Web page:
Exercises After ACL Repair
An exercise program will help you recover faster after your anterior cruciate ligament, or ACL, is repaired. In fact, prolonged immobilization would be detrimental to this ligament, say Gregory S. Kolt and Lynn Snyder-Mackler in “Physical Therapies in Sport and Exercise.” Your ACL is one of four primary stabilizing ligaments in your knee, and its job is to prevent forward movement of your tibia bone from below your femur bone. A torn ACL is a common sports injury. Rehabilitation should always be done under a doctor’s supervision.
Immediately after your surgery, common ACL exercises include those designed to improve your motility, or range of motion, such as hamstring stretches, according to doctors Peter Buck and Tom Greenwald of McFarland Clinic in Iowa. The doctors helped develop protocols used at Iowa State University. Prone hangs will help you regain extension that equals that of your non-injured knee, Buck and Greenwald say. To do a prone hang, lie on a bed on your stomach with both of your legs straight. Move toward the foot of the bed until your legs hang over its edge at the top of your knees, according to the Nicholas Institute of Sports Medicine and Athletic Trauma. Let your legs hang as long as you can tolerate to help straighten your knee. Seated passive knee motion exercises also help you regain range of motion. Sit on edge of a chair or your bed and let your legs dangle over the edge, knees bent. Put the foot of your non-injured leg behind the ankle of your injured leg. Lift your legs until your injured knee straightens. Use your non-injured leg to slowly lower the hurt leg. You are likely to feel some discomfort when your hurt knee bends.
Straight leg raises are used early in your post-operative therapy, says Freddie H. Fu in the book, “Current Concepts in ACL Reconstruction.” These are performed with your knee brace on, according to the Nicholas Institute of Sports Medicine and Athletic Trauma. Lie on your back and ensure that your brace is locked. Put your other foot flat on the floor or bed, knee bent. Tighten the quad muscle of your injured leg tightly before raising it slowly. Go until your ankle is about 12 inches off the floor. Lower your leg slowly.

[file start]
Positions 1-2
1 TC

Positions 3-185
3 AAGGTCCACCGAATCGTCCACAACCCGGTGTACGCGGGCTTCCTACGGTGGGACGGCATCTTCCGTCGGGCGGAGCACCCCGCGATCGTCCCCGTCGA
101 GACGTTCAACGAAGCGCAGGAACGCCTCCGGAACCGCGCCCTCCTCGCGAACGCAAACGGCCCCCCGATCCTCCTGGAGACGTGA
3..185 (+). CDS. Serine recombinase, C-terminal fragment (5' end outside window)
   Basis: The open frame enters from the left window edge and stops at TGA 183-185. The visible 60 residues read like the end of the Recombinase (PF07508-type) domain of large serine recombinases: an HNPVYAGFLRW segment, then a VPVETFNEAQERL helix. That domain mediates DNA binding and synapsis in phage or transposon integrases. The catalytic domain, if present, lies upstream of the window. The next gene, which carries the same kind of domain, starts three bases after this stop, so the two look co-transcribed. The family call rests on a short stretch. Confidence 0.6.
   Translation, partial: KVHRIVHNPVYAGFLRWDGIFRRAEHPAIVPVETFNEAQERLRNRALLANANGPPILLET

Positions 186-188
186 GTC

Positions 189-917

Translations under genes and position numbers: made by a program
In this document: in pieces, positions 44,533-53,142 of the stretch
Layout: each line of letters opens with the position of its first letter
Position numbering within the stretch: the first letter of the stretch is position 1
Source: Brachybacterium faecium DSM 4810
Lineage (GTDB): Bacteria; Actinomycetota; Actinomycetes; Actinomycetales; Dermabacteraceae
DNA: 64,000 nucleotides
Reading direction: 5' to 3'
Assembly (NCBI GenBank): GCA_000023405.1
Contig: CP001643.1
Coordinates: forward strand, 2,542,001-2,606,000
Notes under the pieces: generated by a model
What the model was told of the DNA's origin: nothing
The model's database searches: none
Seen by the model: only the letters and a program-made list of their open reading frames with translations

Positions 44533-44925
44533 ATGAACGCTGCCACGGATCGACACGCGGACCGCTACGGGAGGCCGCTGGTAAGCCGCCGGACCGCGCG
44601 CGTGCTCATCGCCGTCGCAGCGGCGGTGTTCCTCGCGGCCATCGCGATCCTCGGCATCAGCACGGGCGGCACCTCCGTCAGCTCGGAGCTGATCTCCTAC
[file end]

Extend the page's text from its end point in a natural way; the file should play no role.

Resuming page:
Buck and Greenwald recommend quad sets, another common ACL recovery exercise. You sit on a flat surface and keep your legs straight. Then tighten your thigh muscle. As you do so, push the back of your knee into the surface. The Nicholas Institute of Sports Medicine and Athletic Trauma recommends doing this exercise as often as you can because it will aid in getting your leg straight and strengthening your quad muscles. The quadriceps muscles are the primary focus for strengthening exercises during the early portion of rehabilitation, Fu says. You need to strengthen your quads before you gain permission to unlock your brace, the experts at the Nicholas Institute say.
Heel slides are done lying on your back without your brace. Slide your foot along the floor and slowly bend your knee. After you’ve bent your knee as much as you can, slide your foot down again until your knee gets straight. It’s OK to use your other leg to help if you need to, according to the Nicholas Institute of Sports Medicine and Athletic Trauma.
- “Physical Therapies in Sport and Exercise”; Gregory S. Kolt and Lynn Snyder-Mackler; 2007
- Iowa State University: ACL Injuries
- Sports Injury Clinic: Torn Anterior Cruciate Ligament
- Nicholas Institute of Sports Medicine and Athletic Trauma: Orthopedic Sports Medicine Corner: Guidelines for the 1st Week After ACL Reconstruction
- “Current Concepts in ACL Reconstruction”; Freddie H. Fu; 2008
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